Newspaper Page Text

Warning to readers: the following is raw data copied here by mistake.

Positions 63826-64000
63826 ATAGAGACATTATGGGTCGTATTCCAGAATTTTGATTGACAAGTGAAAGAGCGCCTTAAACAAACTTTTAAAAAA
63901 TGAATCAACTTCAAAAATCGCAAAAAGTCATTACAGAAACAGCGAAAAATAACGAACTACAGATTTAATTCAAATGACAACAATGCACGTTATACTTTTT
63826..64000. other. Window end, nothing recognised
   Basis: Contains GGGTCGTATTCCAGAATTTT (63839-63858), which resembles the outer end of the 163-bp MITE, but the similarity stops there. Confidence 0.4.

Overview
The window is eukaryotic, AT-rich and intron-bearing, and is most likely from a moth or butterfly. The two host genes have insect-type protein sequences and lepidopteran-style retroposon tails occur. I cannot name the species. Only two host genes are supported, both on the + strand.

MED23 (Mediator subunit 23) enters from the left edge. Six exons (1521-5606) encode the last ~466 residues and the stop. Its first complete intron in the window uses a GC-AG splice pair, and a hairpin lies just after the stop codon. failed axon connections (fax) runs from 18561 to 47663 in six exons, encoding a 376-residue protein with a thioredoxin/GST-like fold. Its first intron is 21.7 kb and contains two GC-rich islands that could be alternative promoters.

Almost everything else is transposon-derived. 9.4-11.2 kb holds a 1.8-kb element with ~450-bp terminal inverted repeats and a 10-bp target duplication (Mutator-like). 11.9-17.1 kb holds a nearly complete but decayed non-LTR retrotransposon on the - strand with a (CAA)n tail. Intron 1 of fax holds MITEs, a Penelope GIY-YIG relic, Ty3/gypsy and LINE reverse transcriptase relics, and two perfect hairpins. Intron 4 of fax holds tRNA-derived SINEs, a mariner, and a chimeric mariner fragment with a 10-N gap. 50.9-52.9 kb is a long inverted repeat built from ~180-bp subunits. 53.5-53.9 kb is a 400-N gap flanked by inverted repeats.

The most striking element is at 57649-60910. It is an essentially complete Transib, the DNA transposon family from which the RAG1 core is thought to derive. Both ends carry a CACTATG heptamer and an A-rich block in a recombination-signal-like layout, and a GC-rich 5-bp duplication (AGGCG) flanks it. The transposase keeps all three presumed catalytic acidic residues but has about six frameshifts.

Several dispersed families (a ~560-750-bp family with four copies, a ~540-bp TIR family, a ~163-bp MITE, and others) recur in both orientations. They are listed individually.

NATIVE SONS HOLD MEMORIAL SERVICE EULOGIZE DEAD MEMBERS OF THE ORDER Patriotic Addresses Are Made and Mu sical Selections Materially Assist Good Program — Decoration* Lavish and Beautiful Commemorating the dead and de parted of their order the Native Sons and Native Daughter* of the Golden West congregated In their hall at 211% East Second street yesterday and fit tingly observed the occasion with sim ple yet appropriate ceremonies. Eulogies od those who have gone to their last rest, as well as the duty mankind owes to Its progenitors, were expressed in addresses by F. A. Ste p hen son and Rev. F. C. Dorrls and vocal and instrumental selections were rendered by Mrs. M. W. Everhardy, Miss Opal McCleary and Carl Darattl. The hall was tastefully decorated with the national flags and the bear flag, the insignia of the Native Sons. Ferns and sweet peas covered the piano In their tender simplicity, and around the platform were strewn lilies, smllax and ferns. "Nearer, My God, to Thee," sung by the entire assemblage, opened the pro gram, and then Miss Opal McCleary, accompanied by Miss Ethel Belcher, rendered a selection in her tender and deeply pathetic voice. F. A. Stephenson, who was the first to address the assemblage, dwelt with emphasis on the reasons for Memorial day. "Custom has brought about a desire to honor our dead and those who did so much for us," said Mr. Ste puenscn. "The patriotism of thos? Nt us who are still here brings with It a realization of what we had handed down to us from our fathers, and what all they accomplished meant to the present generation. Custom Uniersal "This custom has grown to be uni versal all over our broad country. It is not confined to any one district nor to any one people, for it is no longer a personal feeling that pervades the ceremonies of Memorial day. And neither is the use of flowers a local custom. It has grown and spread until everywhere in our country the tribute of the fields and gardens is exacted to glorify those who have left for the great beyond. "Symbolic not only of sweetness, of purity and of grace, flowers are also symbolic of man himself. In the spring of life he flourishes and blooms, and when the winter comes with its serled years of toil and sustenance he departs, as does the flower. "But as the spring returns and brings with it a rejuvenation of the flowers which passed away the pre vious year, so also does man bloom again. That other life, the one beyond the grave and the coldness of mortal clay, is ever present in our memories, and who here knows but that the one so gone from our midst Is not with us in every thought? "We who are here today should be broader than locality. Not alone should we think of those whom we have known as dead, but we should also think of those who made the past, and made It so we might live in our pres ent state. Not so much to our own efforts as to those of our forefathers do we owe the present, and it is to them that we must offer up prayers for the commeoration of this day." Rev. Oorris Speaks "The Rosary," that soul-inspiring composition by Nevin, was tunefully rendered by Dr. Carl Darattl on a cornet, and the Rev. F. C. Dorris oc cupied the platform. Rev. Mr. Dorris spoke of the duty we owe those to fol low and how we should strive to do as much for posterity as has been done for us. "Sons and Daughters of the Golden ■west," said Rev. Mr. Dorris, "we are together today to hallow the memory of those who have gone before us. Their work is all around us, and even in our thoughts we must give them all honor for the present. "It Is fitting that we should do so. One of the four tokens of lmmortality is the fact that we hold in our memory those who have departed. This world Is not all, and those who have gone have but changed places. Life would be futile were this not true. "We are but the product of those who died before us. All the conquest, both of nature and human nature, has but served its purpose in making us what we are today, and it is to them that we owe all honor. "We hear some one say, 'I am a Belf made man.' This Is true In but one sense. The man who so boasts but takes the material in hand and by adaptation and assimilation makes himself. The material is woven into the fiber of the soul and bullded Into the tissue of brain. "But, on the other hand, there is no self-made man. He is but a product of the past, and into every nerve and brain cell of his being is poured the achievements of a past generation. We are but the products of past gen erations, and with such being the case we owe all to our forefathers. Reason for Being "Our entire reason for being lios in the past, and it is our sacred obliga tion to honor the dead. AYe ran do this in no better way than to achieve as they have achieved, and when we go to our own rest there will be something that the following generation can grasp and say, 'He did that.' "Washington and "Wellington and Lincoln and all the other illustrious men who did so much for posterity were great because they burned with a flre of fierce sincerity and ever-present righteousness. Their passion for truth, duty and love of fellow men never fal tered. "There is still room for us to do like wise. Possibilities and material are at hand, and if love for humanity, for truth and for righteousness ever per vade there Is no reason why our names should not also be enrolled along with those of other days. "We of California have excellent op portunities. Our environment, our life, oyr every surrounding tends to fill us with love toward all and a superior sense of righteousness. Our nation should come first, but after that the state. Put Into your hearts the sun shine of the day and the ruggedness of the mountains and keep on working to be what your dead before you were." After Rev. Mr. Dorris had finished Mrs. Everhardy sang "Abide With Me," followed by "Auld Lang Syne" by the entire assemblage and a benediction pronounced by Rev. Mr. Dorris. ♦» > — , A Narrow E»*Hp«- Q. W. Cloyd, a merchant of Plunjc, Mo., had a narrow escape four years ago, when he ran a Jimson bur Into his thumb. He says: "The doctor wanted to amputate It but I would not consent. .1 bought a box of Bucklen's Arnica Salve and that cured the dangerous wound." 25c at Dean Drug company. LOS ANGELES, May 22, 1907. PERRY W. WEIDNER, ESQ., Chairman Owens River Campaign Committee. Dear Sir: The necessity for a greater water supply has been crowding In on the city for years, at least ever since 1900 when the city commenced to expand so rapidly that even the most sanguine were astonished at Los Angeles' progress and advancement. Shall this advancement be checked by MAKE-SHIFT water experiments, which in the end would cost us far more, both directly and Indirectly, than the estimated cost of the Owens river enterprise? In addition to the greater water supply which the Owens river project will furnish us, must be emphasized the permanency of this supply having its source amongest the eternal snow caps and peaks of the Sierra Nevada mountain range. I hope to see our supply so ample after this aqueduct is built that there will not be a dry spot in town, and the development of semi-tropic cultivations — one of our many drawing car 4s — will not be handicapped by the lack of water. Ample water will give us perfect sanitation and will put the finishing touches upon this city's justified claims of being the hand somest and best home city in the world; nature gave us our superb climate let man do his share toward shaping our climate and other resources so that both combined will henceforth make our city the greatest tourist and residence city of the United States, and last, but not least, the manufactur ing center of the west. As I do not care to see the growth of this city endangered by a shortage of Its permanent water supply, or be a party to expensive experiments for temporary make-shift additions to our present system, I shall vote and work for the proposed bond issue, considering it one of the best invest ments which the citizens of Los Angeles have ever made, for water is king in Southern California. S. G. MARSHUTZ, ( Marshutz Optical company) 133 South Spring street. OLO VETERANS HEAR BURDETTE TEMPLE BAPTIST PASTOR DE LIVERS ADDRESS Preacher Givet Vivid Word Picture of Battle from Personal Expe. rlence— Patriotic Alr« Ren dered on Organ Five hundred veterans of the Civil and Spanish wars congregated at Tem ple Auditorium yesterday morning at the big memorial service held under the auspices of the United Spanish War veterans. Comrades of the blue and the gray sat side beside, while one of the Union boys. Private Robert J. Bur dette, preached the sermon. It was an inspiring service, and time and again the grizzled wardogs nodded their heads in vigorous approval, or their eyes dimmed at some dear mem ory th° speaker's words recalled. Instead of the usual hymn tunes Prof. Klngsley played the grand old hymns of the republic, "Just Before the Battle, Mother." "Maryland," "March ing Through Georgia," "Bonnie Blue Flag." "Tramp. Tramp, Tramp, 'Rally 'Round the Flag" and "Dixie. As an organ solo Prof. Kingsley played Mendelssohn's "War March of the Priests," from Athalie. Mrs Bessie Ives Harrison sang the solo part in "The Vacant Chair," tho quartet accompanying her in the chorus. Her clear, sweet voice as she sang the well known song, dear to the veterans of both sides, brought tears to the eyes of many. Tells Own Experience Dr Burdette took for his subject "The Lost Fort," telling graphically of the capture of a fort which he helped take. He said: "So far away— away in the advance, and far on another road— so faint and dull that it scarcely seems to be a sound, but rather a sensation that runs past the unguarded portal of the war to touch the brain— the echo of a dream— boom! And yet it is deadly clear; fearfully near. Every listless head In the weary ranks is lifted. Questioning eyes answer each other. Every soldier has read the message, shouted so far away by a tongue of flame between black lips. "Unconsciously the marching ranks are locked. Instinctively the step is quickened. The man with the whiten ing face drains his canteen to the last precious drop. He Is going to have strength to get to the front with the regiment. Then, if he dies, he will die in the line. " 'Chuck-a-chuck,' the very battery wheels put a defiant tone In the old monotony of the wheels. 'Clipplty clippity!' Another galloping trooper goes down the column In a cloud of dust, but this one is garlanded with cheers, and his face lights with a grim smile. 'You'll find somebody that'll make you holler when you ketch up with the cavalry:' floats back over his shoulder. 'It's his deal,' laughs a sol died, pulling his belt a buckle hole tighter. Tramp, tramp, tramp. "A single rifle shot. Sharp, pene trating, anger and surprise in Its de fiant Intonation. A score of excited echoes clattering after it from hill and forest. A thrill of nervous tension runs through the column that closes the ranks In orderly formation. Quick, terse orders. Absolute discipline in every movement. The crooked rail fences on either side the road are lev eled as the hands of the men touch them. The column double quicks out of the road to right and left: the curtain ing woods swallow it. The men drop on their faces. They are lost from sight. The skirmishers, deploying as they run. swarm down the hill slope to the front like a nest of angry hornets. Pictures Battle "A handful of shots leap Into the air. They have found the pickets. A fitful rain of skirmish firing; a shot here; a half dozen; a score; silence; another half dozen shots: a cheer and a volley. Far away, ringing in clear and close, drifting away almost nut of hearing; off to the right; swinging back to the left; coming in closer; more of them; gathering: in numbers and increasing In their intensity; a few field guns feeling the woods; a long roll of mus ketry; ringing cheers; thunders of awakening batteries on right and left; the line leaps to Its feet and rushes with fixed bayonets to meet the on coming charge; the yellow clouds have changed to blue and gray; sheafs of flre gleaming through the trees; sickles of death gathering in the bloody har vest: shouts of defiance and screams of agony: shouting of 'the old-fashioned colonels' who ride with their men; bayonets gleaming about the smoke grimed muzzles of the guns; men fighting men swarming like locusts Into the embrasures; saber and bayonet, sponge staff and rammer, lunge, thrust, cut and crashing blow; men driven out of the embrasures and over the parapet like dogs before lions, turning again with yelp and snarl and fighting their way back again like blooded bull dogs, holding every inch they gain; hand to throat and knife to heart: hurrying re inforcements racing to the crater of smoke and flame from every direction; a long wild cheer, swelling Into fierce exultant cadences over and over and over— the reversed guns, like the hounds o?%kctaeon, baying at the heels and of the masters rending the bodies of tho masters for whom but late they fought: a white flag fluttering like a frightened dove amidst the smoke and flame, the fury and anguish, the hate and terror, the madness and death of the hell of passion raging over the sodden carth — the fort is ours!" A two-dollar hat and three-dollar shoes, And a flvedollar suit of Jeans— "I bought that suit." he said, "to make My extremes Just equal my means." —Chicago Tribune. LOS ANGELES HERALD:. MONDAY MORNING, MAY 27, 190?. BISHOP CONATY ASSISTS AT MASS FORTY HOURS' ADORATION IS BEGUN AT CATHEDRAL Rev. Joseph McManus Preaches Ser mon, in Which He Reviews Origin of Devotional Period Now Being Held Yesterday morning the forty hours' adoration opened at the Cathedral of St. Vlblana with a solemn mass in which Bishop Conaty assisted. Kuv. Joseph McManus preached the sermon, In which he said, in part: "Three hundred and fifty years have rolled over the history of the church since the devotion we share In today took shape and form in the mind of an Italian priest. It was in the days of the great desertion of the sixteenth century. The storm which had lons been gathering now burst over the fair lands of Christendom. Baneful heresy seemed to strike deep root in many hitherto faithful lands. "The beliefs and practices of the church, which practically all Christian lands accepted for 1500 years, were now bitterly assailed. The most sacred of all her doctrines, that which surround ed the blessed sacrament, was attacked with special malice and profanity. "In the midst of this general desola tion, a humble priest of Milan resolved to throw open the door of the taber nacle and place the Lord of Hosts upon a humble throne for the adora tion of his yet faithful followers. For forty hours that adoration was con tinued in honor of His forty hours' sojourn in the tomb. "Four years later in the year 1580 Plus IV approved of the custom of having the blessed sacrament exposed for forty hours. In 1592 Clement Vltt Introduced the practice Into the city of Rome and so arranged that the ex position was commenced In one church when It had ceased In another. Little by little the devotion spread through other countries of Europe, and today it has won the allegiance of every Catholic land. Stir Slumbering Faith "What does the church expect of us. her children, on this occasion? She calls upon us to stir up our slumber ing faith, to enliven our hope and in fluence our love. We ought to stir up our faith by every consideration which Catholic teaching suggests to us. Here upon the altfcr is the Babe of Bethle hem, the Child of Nazareth and the transfigured Lord of Thabor. We are lnj^he presence of the Man of Sorrows whose body was broken and whos? blood was shed. We have In our midst none less than the God who created us, the Savior Who redeemed us, the Christ who will Judge us. "This Is our faith. Who, then, shall place limits to our hope or our love? In the blessed euchrist Christ is pres ent with infinite graces and favors for each one of his children. "You stand by the seashore and look out on its vast expanse. You know you can draw forth its waters at will and never visibly diminish It. We come to Jesus in the most holy euchrist and faith tells us that there is no limit to the graces we may receive. It is not merely something which seems bound less as the ocean, but Is the Infinite himself. Strength for the Weak "If we are weak, we can here find strength. If we are faint-hearted, hera Is the source of courage. If temptsi tlons assail us and seem to engulf us, then there Is he who stilled the wind and the waves and brought a great calm. "Brethren, let our love be in pro portion to our faith and hope. Let us rally around the God of the altar and show him we are still capable of re turning Borne little love for the Infinite love he has shown to man In the most holy sacrament of his love." Rev. Francis Conaty preached at the vesper service last night. The adora tion will close with a solemn mass Tuesday morning. SENTENCED TO BATHE FOUR TIMES AN HOUR Special to The Herald. PHIADELPHIA, May 26.— "Hully gee, Judge, you don't mean dat, does you?" "Yes, I do, most emphatically, and when you are through with it you will certainly be clean for on°e since your birth, at any rate." This bit of dialogue occurred in the Twenty-eighth district police station at the conclusion of the trial of Ton! To basco on the charge of being a worth less bum. This morning he was taken before Magistrate Rau and the magistrate was shocked by his appearance. "When did you have a bath?" asked the magistrate. "Not since last summer," was the reply. "When did you wash your face last?" "About six weeks ago." "When did you wa: h your - ands?" "I don't remember the last time.* "Well, I guess you'll remember the next time," said Magistrate Rau, "for I am going to send you to the house of correction with positive instructions on your commitment that you have a bath every fifteen minutes during the day for the first week, and every day thereafter during your stay. 1 guess that will make up some little for lost time, and It may jet you in the habit and teach you that you must be clean to bi healthy." Ton! went weeping to the cell room, where he was given a little warm water, soap and towel as a starter. As the water touched his face he winced, but he had to take his med iclm. EXPECTS PROPHECY TO BE FULFILLED RESULTS MAY COME FROM THE HAGUE William Horace Day Preaches Memo* rial Sermon to G. A. R. Pott and Woman's Relief Corps on Peace At the Fira,t Congregational church William Horace Day preached a Mem orial Sunday sermon on "American Patriotism and the World's Peace." The Stanton Post of the Grand Army and the relief corps attended the service in a body. The little children of the Kindergarten church led the processional with little flags draped In black. The boys' brigade In uniform. In command of Leslie G. Bryant, and the Baraca Fife and Drum corps, re ceived the veterans outside the church and escorted them to their seats. The church was beautifully decorated with flags under the direction of Mrs. Char lotte R. Wood. The choir rendered Kip ling's -Recessional" and Fred Gunster sang a tenor solo. The text was from the second chapter of Isaiah, "Neither shall they learn war any more." Dr. Day said In part: "The prophet's promise of peace 750 years before Christ has been the world's ideal ever since. A time when a tribunal based upon Jehovah's law shall settle international disputes In stead of the appeal to war has never ceased to inspire. Three hundred years later Joel reversed the message. The law had been given to Moses expanded and applied through nearly a thousand years codified by Ezra, but the power and prestige of the nation were too feeble to command the world's atten tion. Joel called such an age to 'Hal low a. war, beat plowshares Into swords and pruninghooks into spearsATo fight that Israel might again be' strong enough to commend her law to the nations. Today we are coming to see that American patriotism while serving the nation in war was no less making possible the world's peace. Patriotism and World's Peace "1. American valor in the service of the nation. "The first service of our valor was for the liberation of the nation. Of the wars in which we have engaged four have been wars of liberation. The Revolution was for the liberation of the land. The war of 1812 won the Hberat4on of the sea. The Civil war gained the liberation of the enslaved at home and the Spanish war liberated the oppressed in Cuba. The greatest of all, that which did most for the na tion, was the Civil war. It was the supreme test of American valor. It cast the life of common soldier and great leader. We honor our illus trious dead because of their sacri fice and because that sacrifice was vi carious. They followed in the way of the cross and reverently we may say they gave their bodies to be broken and their blood to be shed that the na tion might be saved. Great as is the service of American valor in the ser vice of the nation it rendered even greater in the cause of the world's peace. "2. American valor in the Service of the world's peace. "The United-States is the only great nation in human history whose whola national life has been devoted to peace, not to war. Our busf^ess has been to produce, not to destroy. The sneer of the European 'aristocrats that we are a nation of shop keepers is founded on a fact, and that fact should be the glory of the nation's life. Peace is our business. The ancient peace ideal of Israel's prophet has been often at tempted. • "William Perm In 1693 proposed a European diet as a substitute for war. Alexander I of Russia worked for a holy alliance, Napolean 111 and others worked for the same end, but each proved abortive and war remained the method of settling the nations' dis putes. In the fullness of time you of the Grand Army had done your gi gantic task, soldier and sailor had per ished and the chastisement of the world's peace had fallen upon you and your comrades. The Spanish war had served to arouse Europe to what had happened; when God put it into the heart of Nicholas of Russia to attempt what had so often failed, there was a factor to be accounted, the nation of peace had come to her own. America's Right "The Pari3 Temps, while Jeering at The Hague conference as a way to uni versal peace, saw the great fact that 'The United States entered for the first time as a world power." And Mr. Stead wrote, 'The right of America to lead In this great cause Is nowhere more fully recognized than by the nations of the Old World.' Without belittling the splendid work of other men and nations r am pressing the point that without the contribution which Amer ican valor made possible these others could not have gained the goal. "An astute writer said 'But for the American delegation the atmosphere of diplomatic suspicion at The Hague would scarcely have been dispelled.' Again at a time of deadlock when the German emperor stood like a wall across the path it was an American who must needs go to Berlin to help clear the way. There is about to as semble a second Hague conference at which Isaiah's Ideal may very possibly be realized. "To prepare opinion for its work and make advance possible a great peace and arbitration congress has Just been held in New York. Instead of the way of subterfuge and diplomacy for wak ing headway the American way has been tried, that of progress through publicity. We belittle mere talk and men said the New York meeting would accomplish nothing. Those sessions had hardly begun before the world be gan to express amazement at the re sults. If the second Hague conference succeeds It will be because American valor served the world peace when It served the nation." VARIETIES OF THE LIAR According to a list prepared by tile Alb'inv Argus some months ago, the preal dent ha i called Herbert W. Bo wen a "dl— ingenuous" liar, William E. Chandler a "deliberate and unqualified" liar, At ton B. Parker an "atrocious" liar, a. O. Shields an "inventive" liar, Bellamy Storer a "peculiarly perfidious" liar, John F. Wal lace an "utter" liar and Henry M. Whit ney a "deliberate" liar. If this catalogue be correct, if the president really did apply such epithets to the persons in question, Mr. Harrlman may not feel any excessive diSßatisfaction at being classed with "d« lberate and willful" untruth. The presi dent and he simply disagree as to the facts in the case. One retains one Im pression of th« reputed episode, the other a contrary impression.— Providence Journal. Two Views Briggs— My wife had a birthday yeater dav, and we took a day off. Griggs— When mine has a birthday she takes a year off.— Cassell's Joernal. TWO WOMEN ARRESTED WITH MEN COMPANIONS Two fashionably dressed women who grave their names as Mrs. Louise Hill and Mrs. Lulu Bell, were arrested In the lodging house at 7!H', a South Main street last night by Patrolmen Cookt Oker and Majonler and booked at the central station on charges of vagrancy. Two men who were In their company at the time and who stated that they were the husbands of the women, were arrested at the same time. They gave their names as W. H. Cahlll and J. J. Bell. They were booked on suspicion. The ball of the four prisoners was fixed at $160 each. Ball for the women was furnished. COMMANDER BOOTH TALKS TO THRONG FRAIL LITTLE WOMAN MAKES STIRRING ADDRESS "Song of the City" Is Topic of Head of thu Salvation Army in the United States Evangeline Booth, one of the frailest looking of women, commander of the Salvation Army in America, held one of the largest audiences that ever filled Temple Auditorium spellbound for an hour and a half yesterday afternoon. The audience of men, women and child ren assembled long before tho opening of the service and hundreds stood dur ing the entire service and many were turned away without gaining admis sion to the huildins:. Evangeline Booth, commander, daughter of General Booth, is well known the world over, and especially in the United States, where she is in command of the work of the Salvation Army. Miss Booth has a striking personality and yesterday afternoon her frail body responding to her supreme strength of will showed no signs of fatigue after giving an address of an hour and a half during which stillness reigned with the exception of the applattse that marked her progress. Is a Wonderful Woman In any light and from any standpoint Miss Booth is considered a wonderful woman. The daughter of the founder of the world-wide army work, herself consecrated in her infancy to the work, she commenced when only a child in the great work which she has carried on so successfully. She entered the slums of London and there sold matches for some time to gain practical experience In the life of the slums, and she will give these ex periences in her lecture, "Racs," tonight at Simpson auditorium. Later she had charge of the army work in Canada and was then placed in command of the United States. Miss Booth is a tall woman, slim and supple in form, with a rather thin, patrician face which is almost forgot ten In the beauty and charm of her eyes, large and brown, with a personal magnetism that has seldom been equalled by public speakers. Her face is surrounded by a mass of fluffy brown hair, and she is attired In a severely plain blue suit, with the ensign of her office, the plain color of the army, and a broad band of white draped from her right shoulder. As Miss Booth entered the auditorium she was met by cheers and the waving of handkerchiefs all over the building. Sing Old Tune The service was opened by the sing ing of "All Hail the Power of Jesus' Name." The Salvation Army Dand led the singing with the Salvation Army tune for the hymn which was not recog nized by the majority of the congrega tion, and at the second verse Col. French announced that the usual tune wouW be carried out. whereupon the large auditorium echoed and re-echoed, with the hymn sung by thousands of people familiar with the old tune. This was followed by prayer by Bri gadier Page and a selection by the Y. M. C. A. quartet. Commissioner KUby made a short address, Introducing the chairman of the afternoon. Rev. Mr. Harper, who acted in place of his brother, Mayor Harper, who welcomed Miss Booth to the city, and Introduced the commander. Miss Booth had been announced to speak on "The Grand March Past," but instead she took for her topic "The Song of the City." It is a custom of Miss Booth, who Is a great lover of music, to inquire on entering a city what is the popular song and to have sacred words set to the tune. Yester day afternoon she spoke of the great epoch-making songs that have carried men through times of distress. The speaker expressed great delight at being again In the City of the Angels. "I think your city is rightly named," said Miss Booth, "for you have re ceived me. as only angels could. I hav.-s been looking forward to my visit to Los Angeles and I am so glad to be with you again." Influence of Music Then Miss Booth took up her topic of the afternoon and said in part: "Nobody would question the all prevailing influence of music. God was so great a lover of It that when ha created heaven and earth he filled them with it. In this world we move about as one great orchestra. There is some thing tn the rising of the sun, and something in its setting to tell of the Master. The evening has Its song, the stars sing their own song and the roar- Ing cataract tell of the glories of the Creator, and all nature sings for his glory. The hum of nature is a great anthem of praise to Its Maker. The forest and water chant of him, the thunders drum it and the ocean jieals it forth like a mighty organ whlta all nature rings Us music everywhere. "The music of the world! What lip is swift enough to speak of the music of the world? All nature has bowed down to the Impassioned soul of music. The music of the concert, of the opera and the music of the world Is sweet, but I have one great challenge to the world's music. I cannot call back a lingering tone of immortality that tells of the heart when It swells up with sorrow. The music of the dance is pretty, its excited step whirs around and around until the new day comes, then the piano is closed, the high note Is hushed and then there Is nothing re maining. Opera and concert are up lifting while they last, but the curtain falls and there is nothing left when life billows up with trouble. Then we listen for the strains but we hear them not. No Pride in Triumph ■ "Rossini's masterpiece of composi tion handed to the music world, 'Wil liam Tell,' crowned him a master. A great performance was given for him; the choicest blossoms of France were % 317-325 I»y|ffii? 314-322' ¥ J So.Broadway 1 **"^§pg|Rp So. Hill Street J I .A. FUSENOT'CO. ' jk X Sole Agents for Pictorial Review Patterns 1 1 I £$ki Remarkable Reductions II X Ail A DT* C¥TTTPC 'i* /^gfe biTIAKI MJll^ X wrWaM For Monday ' Sellin « $ "?* W j^M^ There is no reason why we should " " 414 1 Vl miim speak to intelligent shoppers about the *'? 4* Vmm \*m st - vl( '' fit and f i ualit - v of "Ville" gar- ||* l/rn»fl '.m mcnts : but we do ask you to note the " a T --TRillli Big Reduction in Prices I* + fml\ 111™ $28 - 50 Eton Suits t?? AA $ I Wllil at — >Z2.00| 2" /Mil' I lilllVi\« Smart models in plain colored pan- H X FoLM VW »ll\V'fill\ amas in navy, black or brown; also in X 3" WUmHk*^K^&& mixed suitings of gray or tan. Silk Jj 1^ T^^J^gbyt*^' I'^1 '^ lined Etons, attractively trimmed. : ■X- % $25 Silk Shirt Waist Suits at $19.50 I *S In Plain Colored Taffeta Siljss J formed in a great pyramid before him and 5000 musicians rendered the great composition. At the great triumphal note his friends expected to see the composer filled with pride, but Instead his eyes swelled up with tears and he threw out his hands and said: 'I would give It all for a few days of the past and peace.' How many, when we have come in possession of that for which we have strlved, find that It has cost so much of principle, conscience or vital energy that would say 'I would give it all for a few days of the past?' "But not so of the chord of life, of the song of Immortalllty. I hear its note of Immortality through the ages and through the long, troublous centuries the hymns live on with Just as much vitality, century after century. The note of redemption time "cannot dim, storms cannot sweep away and !he emptiness of the grave cannot dim Its story. "No pen could tell of the songs of the church, the sobs of the penitents, the martyrs, saints and the awakening souls. Where Is there a stretch of heaven that could hold the story of the hymn, 'Just as I Am,' or of our late president who winged his way to glory on 'Nearer, My God, to Thee'? What angel could tell the history of the im mortal hymn 'Rock of Ages.' Rock Of Ages "Throw open the doors of all the libraries of all the nations and let us marshal down the list of different ex pressions. Of the countless procession, there are books of every character and description. In the front ranks of the procession we find 'Rock of Ages.' We hear of books that have had ten, fif teen and twenty editions, but after their march they turn aside. Then to the pyramid of all these volumes and at the very top I find the 'Rock of Ages,' which history tells us Is the only one that has been translated Into as many languages as one, and that is the Bible. "The Bible reaches out and takes 'Rock of* Ages' by the hand. To the prince and the pauper It has been a solace, from ten thousand churches It has gone up as the most precious In cense. The woodman has sung It In the woods; the tired factory girl has sung it at the wheel; the mariner has lifted up his voice with the tune in the storm; little children have been hushed with It upon their mother's bosom. "The gi -at unshakable eternal rock, I shall want it to die on and you will want it to die on. 'Rock of Ages," to which my mother clung, 'Rock of Ages, cleft for me. I will hide myself— blessed be heaven for such a gospel. In this redemption song I hear the note of the penitent. "One morning, almost when a new day was breaking, a young and beau tiful girl of 18 tripped from her car riage and went to her room, where she threw her beautiful opera cloak across a chair and walked the room attired as she was in her beautiful ball gown of white satin, on which were beautiful Jewels gleaming, and in her hair the Jewels seemed to be playing hlde-and seek. She paces back and forth. This young girl, beautiful, accomplished and popular, asks what it all counts for. Origin of Song " 'What is It all to me when my heart aches? The dance was never more swift, but what Is It to me when my heart aches? I remember when I knelt at my mother's knee and what kind of a woman was I to be? "Then this young girl went to her little desk and, kneeling, still In her beautiful gown, took pen and paper, and dipping her pen Into the ink, I think there must have been something of Immortality In it, wrote, 'Just as I am, without one plea, but that thy blood was shed for me.' Ink and tears were all mixed up and she smiled until her tears turned Into drops of dew. "The redemption song is triumph in death, the one dark valley through which all must pass. One great hour of good by Is death. It Is like sailing away on a ship. The near and dear ones come to say good by and wave until the last, leaning forward to call the last message, but the three bells will ring like three death knells In the heart. The book Is closed, its death's last slow march to the grave. Is there aught that can make us say, 'Oh, death, where is thy victory? Oh, grave, where Is thy sting?' Yes, yes, ten thousand sing the Redemption song, the hurrahs and hosannahs of the redemption song." Following the address of Miss Booth, Mr. and Mrs. Baker, the blind singers, rendered a selection in which the com mander was greatly Interested, and during the final verse Mtss Booth, with her long, flowing cape of blue lined with red falling In graceful folds, went over and spoke to the blind sing ers, asking them to sing a triumphant song of Christianity, which they did. W. E. McVey made a short address in behalf of the Y. M. C. A. and the service closed with benediction by Commissioner Kilby. "But," protests* Miss Jokeley, "I as sure you the stories I've been telling you were original with me. I shouldn't think a gentleman vould doubt my word." "Well," replied Brlghtley, "I con sider It more gentlemanly to doubt your word than to believe you old enough to have originated those stories."— Catholic Standard. LARGE CLASSES ARE CONFIRMED Bishop Conaty Administers Sacrament to Children at Three Churches. Statue of Virgin Crowned with Wreath Bishop Conaty celebrated maßs yes« te*day morning at 8 o'clock at the church of St. Vincent de Paul, at which he gave the sacraments of first com munion and confirmation to two larga classes. The children to receive the sacraments assembled at the collego and formed In procession, marching to the church headed by the altar boys and followed by the priests and bishop. Bishop Conaty preached an eloquent sermon to the children and gave the pledge of abstinence to the boys of the confirmation class. At 10:45 a solemn high mass was cel ebrated, Rev. H. M. Murtaugh cele brant, assisted by Revs. J. J. Cody, C M., and D. A. Duggan, C. M. Yesterday afternoon solemn vespers were celebrated, at which the first communicants renewed their baptismal vows and formed a procession in honor of the month of May. Tbe statue of the Virgin was crowned with a floral wreath and a hymn sung in honor of the Virgin. Very Rev.) Dr. J. S. Glass, C. M., preached an eloquent sermon. The service closed with the act of con secration and benediction. The church was elaborately deco rated with Easter lilies and ferns. The prldeau upon which the children knelt was decorated with white sweet peas. Yesterday afternoon Bishop Conaty administered confirmation at tho Blessed Sacrament church, Hollywood, and last night at the church of bt- Thomas the Apostle. LITTLE BABIES ARE LINGUISTS Mayor Harper Attends Exhibition Given by Pupils of Sacred He«l* School at Conaty Hall The remarkable exhibition of wee tots of three and four years of ago rendering difficult songs and recita tions In various languages was one that attracted a large audience to the lit erary and musical program given DV the pupils of Sacred Heart school at Conaty hall yesterday afternoon ; t . nd Mayor A. C. Harper was in attend ance, and at the conclusion of the en tertalnment arose and expressed L h« astonishment at the m arv t t lous h .^. e n and training exhibited . th n c ,. en " d e "f S. DeYoe, the director of the elocutio. department of the school, the mayoi terpreted as it *">**%*»£ #£ - i 8l V A /\h° e U !?ammar y schoft age, their only of the grammar school words was n Urec!selOan U rec!se lO aY f thaV^pected from linguists. the most pleasing features of entitled Thirty wee little girls dressed ftf-llttteWE "ew -o appalled by tho T^iy^r^^^ fcuK, !%!& they were Induced to an swer the encore. ' ,- : ••. ."■ ;7 A Standing Rule . .» lint run over to see If Mr. #Mr« Blank would go to the then and Mrs. flan* w^ rs . Blank was aw r ter with them. a rs uld so much like f un io °but~unforU.nately Blank was to *l( he was at the club. She wouldd r t«l.phose. The following con versation ensued please. Hello! Is this " 213 A Oerrara. I S m y husband there? i? n^TNot there? Sure? Well, all right £*.«? hut hold on. How do you know? e "' b A' "yon told you my name." 1 »T,«e ain't nobody's husband here— neverr the wise attendant's! reply. —London Tatler. : I -.